Shock! Horror! Stop the press! Front page news: “Evangelicals Evangelise!”
The Age carried this story on their front page today: School religion classes probed:
THE Christian group that provides religious education and chaplains in Victorian government schools will be investigated after its chief executive told a conference: ”We need to go and make disciples.”
The remarks appear to breach guidelines governing school religious programs, which ban trying to convert students to any one religion.
The federal and state governments said last night they would investigate Access Ministries after a recording of the speech by Evonne Paddison was brought to their attention.
Let’s leave aside for a moment that the speech by Access Ministries CEO Canon Dr Evonne Paddison (which you can hear if you click the link to the article above) was given THREE years ago. Let’s also leave aside the fact that there is nothing in the Act which governs SRI in Victoria (Education and Training Reform Act 2006 – SECT 2.2.11), (as far as I can see) which addresses proselytisation [possibly I am missing another part of legislation somewhere?].
We will also leave aside the obvious fact that we are here dealing with EVANGELICALS. The wonderful and endearing thing about “Evangelicals” is that they take the “evangelising mission” of the Church SERIOUSLY. They believe that they actually have an “euangellion”, a “good news”, and they want to share it with everyone. Surely that is admirable? Or are we no longer allowed in our contemporary state to try to convince others of the truths of which we are convinced?
[I was at an interfaith service recently where a statement was read out saying that “we will not try to convert one another to our own way of believing”, and about ten paragraphs later the following sentence occured: “We will do everything we can to promote our belief in toleration and freedom of conscience”. It certainly had me wondering…]
In any case, would it be too much to ask The Age and the secularists so concerned about a speech given three years ago, to just “get over it” and accept that Christians – especially Evangelical Christians – evangelise?
But perhaps the real problem is that there is not a sufficient distinction between “evangelisation” and “proselytisation”.
Back when I began in my job at the Ecumenical and Interfaith Commission, I had to work out the relationship between ecumenical and interfaith dialogue and the evangelising mission of the Church. In the end, I concluded that it is fairly well described in the motto “Always proposing, never imposing” (which observant readers of this blog will have observed in the header). It’s the way the Catholic Church goes about the business of evangelisation. We “propose”, we don’t “impose”. I gave a talk once on the difference between “evangelisation” (= “proposing”) and “proselytisation” (= “imposing”). I never finished it properly into a form that actually could be published in a respectable journal, but this is a blog, so you can read what I said (more or less) here.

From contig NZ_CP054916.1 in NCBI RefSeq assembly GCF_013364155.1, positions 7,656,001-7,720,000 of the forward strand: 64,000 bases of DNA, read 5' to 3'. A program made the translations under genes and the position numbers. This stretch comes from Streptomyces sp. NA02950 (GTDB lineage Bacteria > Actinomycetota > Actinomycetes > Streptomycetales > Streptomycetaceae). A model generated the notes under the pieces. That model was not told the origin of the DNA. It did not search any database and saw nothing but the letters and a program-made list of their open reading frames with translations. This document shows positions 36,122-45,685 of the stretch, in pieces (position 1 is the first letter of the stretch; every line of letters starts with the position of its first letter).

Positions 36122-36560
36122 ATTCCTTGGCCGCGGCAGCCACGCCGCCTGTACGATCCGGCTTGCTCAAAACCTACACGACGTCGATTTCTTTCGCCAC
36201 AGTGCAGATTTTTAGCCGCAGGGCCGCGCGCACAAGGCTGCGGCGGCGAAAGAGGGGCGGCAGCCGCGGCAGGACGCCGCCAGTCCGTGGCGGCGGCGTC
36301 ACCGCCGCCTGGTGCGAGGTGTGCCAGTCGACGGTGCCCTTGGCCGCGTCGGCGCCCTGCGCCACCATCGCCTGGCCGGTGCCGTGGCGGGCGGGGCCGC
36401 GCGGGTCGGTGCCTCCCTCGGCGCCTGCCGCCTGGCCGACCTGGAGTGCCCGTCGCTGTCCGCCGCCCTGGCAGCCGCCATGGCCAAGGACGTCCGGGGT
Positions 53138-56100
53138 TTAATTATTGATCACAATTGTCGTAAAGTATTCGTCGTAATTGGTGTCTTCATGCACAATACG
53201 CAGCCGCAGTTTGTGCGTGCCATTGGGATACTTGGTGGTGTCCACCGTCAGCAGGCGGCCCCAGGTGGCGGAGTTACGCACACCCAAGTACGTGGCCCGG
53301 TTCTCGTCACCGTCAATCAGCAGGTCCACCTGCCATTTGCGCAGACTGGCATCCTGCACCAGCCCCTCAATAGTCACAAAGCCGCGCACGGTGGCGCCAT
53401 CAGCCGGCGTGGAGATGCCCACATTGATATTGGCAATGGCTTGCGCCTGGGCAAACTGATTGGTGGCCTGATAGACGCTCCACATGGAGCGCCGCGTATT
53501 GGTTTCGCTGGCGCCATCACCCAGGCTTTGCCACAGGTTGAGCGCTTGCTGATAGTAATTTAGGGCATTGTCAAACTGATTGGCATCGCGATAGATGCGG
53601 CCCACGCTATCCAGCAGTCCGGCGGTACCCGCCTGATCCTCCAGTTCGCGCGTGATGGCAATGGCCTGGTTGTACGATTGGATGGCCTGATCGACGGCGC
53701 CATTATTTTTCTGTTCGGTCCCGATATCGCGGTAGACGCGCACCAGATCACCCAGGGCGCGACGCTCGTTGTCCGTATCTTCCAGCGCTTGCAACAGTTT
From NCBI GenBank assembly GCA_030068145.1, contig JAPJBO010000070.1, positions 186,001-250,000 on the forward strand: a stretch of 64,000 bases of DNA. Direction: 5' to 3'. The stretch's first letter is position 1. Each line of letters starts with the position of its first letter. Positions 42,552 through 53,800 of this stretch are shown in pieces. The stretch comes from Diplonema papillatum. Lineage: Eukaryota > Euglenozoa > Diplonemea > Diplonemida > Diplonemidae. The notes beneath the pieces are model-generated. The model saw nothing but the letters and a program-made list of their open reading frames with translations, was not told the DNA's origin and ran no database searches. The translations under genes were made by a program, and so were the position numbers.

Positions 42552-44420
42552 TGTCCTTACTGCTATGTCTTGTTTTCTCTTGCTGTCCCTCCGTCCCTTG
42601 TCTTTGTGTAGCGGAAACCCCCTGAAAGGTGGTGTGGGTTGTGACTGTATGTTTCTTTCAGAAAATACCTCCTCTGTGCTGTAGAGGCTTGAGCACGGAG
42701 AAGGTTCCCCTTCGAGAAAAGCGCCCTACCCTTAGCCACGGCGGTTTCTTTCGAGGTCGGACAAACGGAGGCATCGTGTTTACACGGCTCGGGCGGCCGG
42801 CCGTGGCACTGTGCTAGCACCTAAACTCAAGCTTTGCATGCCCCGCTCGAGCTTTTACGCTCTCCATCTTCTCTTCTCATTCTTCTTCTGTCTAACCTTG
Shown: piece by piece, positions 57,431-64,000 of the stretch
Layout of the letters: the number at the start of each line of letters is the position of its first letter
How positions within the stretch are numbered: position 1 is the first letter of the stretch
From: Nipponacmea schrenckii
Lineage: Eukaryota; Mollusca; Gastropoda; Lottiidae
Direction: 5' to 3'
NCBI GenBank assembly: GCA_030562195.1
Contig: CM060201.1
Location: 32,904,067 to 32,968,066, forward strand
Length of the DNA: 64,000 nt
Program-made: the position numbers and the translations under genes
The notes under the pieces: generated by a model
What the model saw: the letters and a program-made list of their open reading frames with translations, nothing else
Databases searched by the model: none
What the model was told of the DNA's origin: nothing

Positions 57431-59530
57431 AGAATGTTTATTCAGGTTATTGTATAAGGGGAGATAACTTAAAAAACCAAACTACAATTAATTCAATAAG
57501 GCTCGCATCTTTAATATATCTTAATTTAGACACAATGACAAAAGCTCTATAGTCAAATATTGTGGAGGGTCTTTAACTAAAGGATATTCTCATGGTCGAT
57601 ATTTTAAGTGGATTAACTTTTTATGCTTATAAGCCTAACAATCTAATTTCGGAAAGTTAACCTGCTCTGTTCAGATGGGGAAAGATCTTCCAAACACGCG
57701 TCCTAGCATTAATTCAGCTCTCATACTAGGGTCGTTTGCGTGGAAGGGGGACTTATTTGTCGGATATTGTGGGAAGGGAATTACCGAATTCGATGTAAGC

It needs to be stressed that authentic evangelisation is never proselytisation. Next it needs to be understood that there are many different methods of making the “proposition” that is essential to the “evangelising mission” of the Church. One of the ways we go about “proposing” is dialogue. Another way is education.
I think that Canon Paddison was talking about education as a means of “proposing” the Good News to students. She was talking about making “disciples”. That is a word associated with education, not proselytisation. The context of her words (the rather lame jokes about “Harold be thy name”, for instance) makes it clear that she was talking about giving accurate information to the SRI students. Okay, she might have been a little more circumspect in her comments about the Government giving the Church an open door access (note the name “Access” ministries) to children in the current hostile climate, but again, that is one of the endearing things about evangelicals: they are as gentle as doves and…, well…, as gentle as doves…
Clearly too, any parent who opts to have their child attend a Christian SRI class knows the deal: their kids are going to learn about Jesus. They are going to learn about Jesus from people who believe in Jesus. They are going to learn about Jesus from people whose dearest wish is that the children they are teaching will accept the proposition that Jesus loves them and decide to be disciples of Jesus too. IOW, parents who allow their children to participate in Christian SRI expect that their kids are going to be “evangelised”. This can hardly be called “proselytisation”.
Sometimes dogs bite people. Big deal. It isn’t a news story.
Neither is it a news story to say that “Evangelicals Evangelise”. Its what they do.